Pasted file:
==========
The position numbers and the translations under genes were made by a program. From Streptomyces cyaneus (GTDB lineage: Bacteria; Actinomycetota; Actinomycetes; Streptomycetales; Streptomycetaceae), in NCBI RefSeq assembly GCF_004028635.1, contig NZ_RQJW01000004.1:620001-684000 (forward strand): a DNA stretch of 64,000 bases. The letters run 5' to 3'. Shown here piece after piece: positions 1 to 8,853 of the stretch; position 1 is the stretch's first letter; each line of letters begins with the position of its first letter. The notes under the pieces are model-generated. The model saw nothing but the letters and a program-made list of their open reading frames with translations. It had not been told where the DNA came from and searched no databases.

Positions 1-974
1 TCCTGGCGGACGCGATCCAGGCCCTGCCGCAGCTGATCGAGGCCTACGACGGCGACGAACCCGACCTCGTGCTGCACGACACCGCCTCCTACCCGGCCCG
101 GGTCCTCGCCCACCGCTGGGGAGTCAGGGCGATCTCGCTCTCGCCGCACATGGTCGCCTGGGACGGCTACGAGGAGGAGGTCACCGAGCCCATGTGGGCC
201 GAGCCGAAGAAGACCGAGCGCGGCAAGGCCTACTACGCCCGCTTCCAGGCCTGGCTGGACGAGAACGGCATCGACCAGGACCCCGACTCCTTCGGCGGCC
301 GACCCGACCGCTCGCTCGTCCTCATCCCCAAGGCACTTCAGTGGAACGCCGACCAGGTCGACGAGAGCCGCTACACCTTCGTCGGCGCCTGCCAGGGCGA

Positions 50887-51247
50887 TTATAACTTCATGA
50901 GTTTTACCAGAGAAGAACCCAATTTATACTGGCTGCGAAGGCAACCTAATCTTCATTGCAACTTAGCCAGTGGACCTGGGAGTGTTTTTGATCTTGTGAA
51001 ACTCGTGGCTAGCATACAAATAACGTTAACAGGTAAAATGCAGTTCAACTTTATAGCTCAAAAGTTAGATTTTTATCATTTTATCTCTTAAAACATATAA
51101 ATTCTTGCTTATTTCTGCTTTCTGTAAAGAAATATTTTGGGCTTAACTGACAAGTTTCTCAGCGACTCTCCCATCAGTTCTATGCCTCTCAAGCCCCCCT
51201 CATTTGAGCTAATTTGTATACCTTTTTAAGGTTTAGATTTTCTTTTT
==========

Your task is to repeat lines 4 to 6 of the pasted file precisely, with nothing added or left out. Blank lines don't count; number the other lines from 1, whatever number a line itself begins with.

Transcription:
101 GGTCCTCGCCCACCGCTGGGGAGTCAGGGCGATCTCGCTCTCGCCGCACATGGTCGCCTGGGACGGCTACGAGGAGGAGGTCACCGAGCCCATGTGGGCC
201 GAGCCGAAGAAGACCGAGCGCGGCAAGGCCTACTACGCCCGCTTCCAGGCCTGGCTGGACGAGAACGGCATCGACCAGGACCCCGACTCCTTCGGCGGCC
301 GACCCGACCGCTCGCTCGTCCTCATCCCCAAGGCACTTCAGTGGAACGCCGACCAGGTCGACGAGAGCCGCTACACCTTCGTCGGCGCCTGCCAGGGCGA